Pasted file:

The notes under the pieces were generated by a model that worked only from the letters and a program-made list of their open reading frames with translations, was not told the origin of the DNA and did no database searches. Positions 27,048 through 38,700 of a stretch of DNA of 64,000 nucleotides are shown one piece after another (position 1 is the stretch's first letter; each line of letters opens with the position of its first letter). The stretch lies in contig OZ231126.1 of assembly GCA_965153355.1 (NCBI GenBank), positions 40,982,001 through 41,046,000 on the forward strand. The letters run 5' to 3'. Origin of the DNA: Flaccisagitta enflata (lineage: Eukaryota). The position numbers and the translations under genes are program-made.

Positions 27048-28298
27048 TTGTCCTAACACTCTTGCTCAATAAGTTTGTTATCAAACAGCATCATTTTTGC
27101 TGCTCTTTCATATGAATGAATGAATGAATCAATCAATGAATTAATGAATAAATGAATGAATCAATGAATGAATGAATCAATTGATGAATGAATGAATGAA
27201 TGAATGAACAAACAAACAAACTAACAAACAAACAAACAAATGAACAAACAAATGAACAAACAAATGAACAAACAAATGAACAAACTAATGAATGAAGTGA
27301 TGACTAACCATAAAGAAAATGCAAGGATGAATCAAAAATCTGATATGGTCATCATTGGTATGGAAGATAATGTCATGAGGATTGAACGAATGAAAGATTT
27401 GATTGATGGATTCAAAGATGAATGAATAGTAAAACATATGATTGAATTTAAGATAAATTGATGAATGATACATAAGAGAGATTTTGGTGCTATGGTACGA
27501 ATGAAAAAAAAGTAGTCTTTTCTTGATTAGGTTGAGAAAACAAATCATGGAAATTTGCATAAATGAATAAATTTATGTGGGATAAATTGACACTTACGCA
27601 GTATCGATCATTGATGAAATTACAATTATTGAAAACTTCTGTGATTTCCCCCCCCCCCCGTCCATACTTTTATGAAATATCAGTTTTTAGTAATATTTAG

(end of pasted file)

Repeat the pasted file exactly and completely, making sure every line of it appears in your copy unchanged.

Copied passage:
The notes under the pieces were generated by a model that worked only from the letters and a program-made list of their open reading frames with translations, was not told the origin of the DNA and did no database searches. Positions 27,048 through 38,700 of a stretch of DNA of 64,000 nucleotides are shown one piece after another (position 1 is the stretch's first letter; each line of letters opens with the position of its first letter). The stretch lies in contig OZ231126.1 of assembly GCA_965153355.1 (NCBI GenBank), positions 40,982,001 through 41,046,000 on the forward strand. The letters run 5' to 3'. Origin of the DNA: Flaccisagitta enflata (lineage: Eukaryota). The position numbers and the translations under genes are program-made.

Positions 27048-28298
27048 TTGTCCTAACACTCTTGCTCAATAAGTTTGTTATCAAACAGCATCATTTTTGC
27101 TGCTCTTTCATATGAATGAATGAATGAATCAATCAATGAATTAATGAATAAATGAATGAATCAATGAATGAATGAATCAATTGATGAATGAATGAATGAA
27201 TGAATGAACAAACAAACAAACTAACAAACAAACAAACAAATGAACAAACAAATGAACAAACAAATGAACAAACAAATGAACAAACTAATGAATGAAGTGA
27301 TGACTAACCATAAAGAAAATGCAAGGATGAATCAAAAATCTGATATGGTCATCATTGGTATGGAAGATAATGTCATGAGGATTGAACGAATGAAAGATTT
27401 GATTGATGGATTCAAAGATGAATGAATAGTAAAACATATGATTGAATTTAAGATAAATTGATGAATGATACATAAGAGAGATTTTGGTGCTATGGTACGA
27501 ATGAAAAAAAAGTAGTCTTTTCTTGATTAGGTTGAGAAAACAAATCATGGAAATTTGCATAAATGAATAAATTTATGTGGGATAAATTGACACTTACGCA
27601 GTATCGATCATTGATGAAATTACAATTATTGAAAACTTCTGTGATTTCCCCCCCCCCCCGTCCATACTTTTATGAAATATCAGTTTTTAGTAATATTTAG